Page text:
New figures reveal that the average amount of money that is lost by holidaymakers who were ripped off by booking scams rose by a quarter during the past year.
According to data from the City of London Police, the victims of the said scams usually lost £1,500 last year.
There were approximately 4,700 reported cases that were worth a total amounting to £6.7 million.
Mark Tanzer, the chief executive of Travel trade organisation Abta, stated: “Abta sees at first-hand the damage caused by travel fraudsters with the many devastated customers who contact us for advice after they find out their much anticipated holiday or trip to visit loved ones may not actually exist.
“The cost to them is not just financial. This crime causes very real disappointment and emotional distress.”
Nearly half of all victims said that the fraud had a huge impact on their health or financial well-being.
Around 575 people said that the impact on them was so severe that they were at risk of bankruptcy or had to receive medical treatment.
The head of fraud reporting centre Action Fraud, Pauline Smith, said: “Fraudsters are increasingly using more sophisticated ways to trick their victims, which is why it is important that you do your research when making travel arrangements.”
Scams that are related to accommodation bookings and airline tickets are considered to be the most common.
There is an increase in cases during the summer and during December, urging experts to believe that fraudsters are targeting the peak holiday periods when it is much more difficult to look for a bargain.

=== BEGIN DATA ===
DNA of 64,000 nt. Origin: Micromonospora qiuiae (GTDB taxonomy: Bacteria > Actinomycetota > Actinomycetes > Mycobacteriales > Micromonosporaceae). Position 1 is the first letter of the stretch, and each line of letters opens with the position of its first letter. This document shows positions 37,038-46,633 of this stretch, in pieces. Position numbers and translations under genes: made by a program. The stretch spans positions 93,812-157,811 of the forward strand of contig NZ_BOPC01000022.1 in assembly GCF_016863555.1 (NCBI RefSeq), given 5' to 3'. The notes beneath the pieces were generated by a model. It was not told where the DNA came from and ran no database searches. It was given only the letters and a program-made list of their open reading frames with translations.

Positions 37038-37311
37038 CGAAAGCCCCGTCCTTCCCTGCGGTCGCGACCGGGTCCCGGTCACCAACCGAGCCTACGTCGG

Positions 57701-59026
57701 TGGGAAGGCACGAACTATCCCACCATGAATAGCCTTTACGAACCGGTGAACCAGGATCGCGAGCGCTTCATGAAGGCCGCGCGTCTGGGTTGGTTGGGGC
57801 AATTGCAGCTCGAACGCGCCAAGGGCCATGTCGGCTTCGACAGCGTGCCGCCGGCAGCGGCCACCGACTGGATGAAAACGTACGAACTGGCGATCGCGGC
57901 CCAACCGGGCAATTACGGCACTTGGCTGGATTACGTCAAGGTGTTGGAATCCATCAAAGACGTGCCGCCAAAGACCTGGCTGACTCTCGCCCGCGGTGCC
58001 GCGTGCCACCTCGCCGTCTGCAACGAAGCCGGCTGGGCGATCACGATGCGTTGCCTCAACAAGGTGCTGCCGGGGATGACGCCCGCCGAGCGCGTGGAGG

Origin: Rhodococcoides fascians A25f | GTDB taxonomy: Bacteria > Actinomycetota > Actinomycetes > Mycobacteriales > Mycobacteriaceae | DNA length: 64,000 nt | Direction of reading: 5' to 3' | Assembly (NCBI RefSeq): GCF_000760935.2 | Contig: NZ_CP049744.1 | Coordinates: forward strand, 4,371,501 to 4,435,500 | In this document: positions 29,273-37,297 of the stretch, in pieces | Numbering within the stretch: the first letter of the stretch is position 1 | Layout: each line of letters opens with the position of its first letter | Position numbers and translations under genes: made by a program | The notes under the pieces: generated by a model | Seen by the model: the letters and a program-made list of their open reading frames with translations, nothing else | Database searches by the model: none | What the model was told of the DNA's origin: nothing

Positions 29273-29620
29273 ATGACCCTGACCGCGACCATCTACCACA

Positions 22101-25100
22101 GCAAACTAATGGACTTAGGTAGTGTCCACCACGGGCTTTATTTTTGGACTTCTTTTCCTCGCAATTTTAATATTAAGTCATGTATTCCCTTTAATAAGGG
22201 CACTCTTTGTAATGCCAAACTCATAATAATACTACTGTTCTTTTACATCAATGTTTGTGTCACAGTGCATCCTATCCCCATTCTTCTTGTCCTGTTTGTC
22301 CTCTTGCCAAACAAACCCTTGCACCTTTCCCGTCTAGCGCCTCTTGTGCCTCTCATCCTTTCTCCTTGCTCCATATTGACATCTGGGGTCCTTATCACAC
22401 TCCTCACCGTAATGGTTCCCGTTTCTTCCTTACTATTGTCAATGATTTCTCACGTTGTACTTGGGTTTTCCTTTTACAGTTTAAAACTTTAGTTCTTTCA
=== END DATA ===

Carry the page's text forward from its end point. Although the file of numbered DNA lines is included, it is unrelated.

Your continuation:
Religious and porting trips have been a popular target for conmen because of the limited availability of tickets and subsequently higher prices.
Fraudsters are creating bogus accommodation websites, hacking into the legitimate accounts and posting fake advertisements online.
Fraud prevention group Get Safe Online’s Tony Neate stated: “It can be quite tempting to get lured in by the offer of a cut-price flight or a deal on accommodation when you are caught up in the excitement of booking a holiday.
“Small steps can stop you getting caught out by a holiday scam, such as researching the company you are booking through, especially ones that aren’t mainstream operators.
“Check well-known review sites too so you can see what previous customers’ experiences have been and, where possible, pay by credit card to get extra protection in case anything does go wrong.”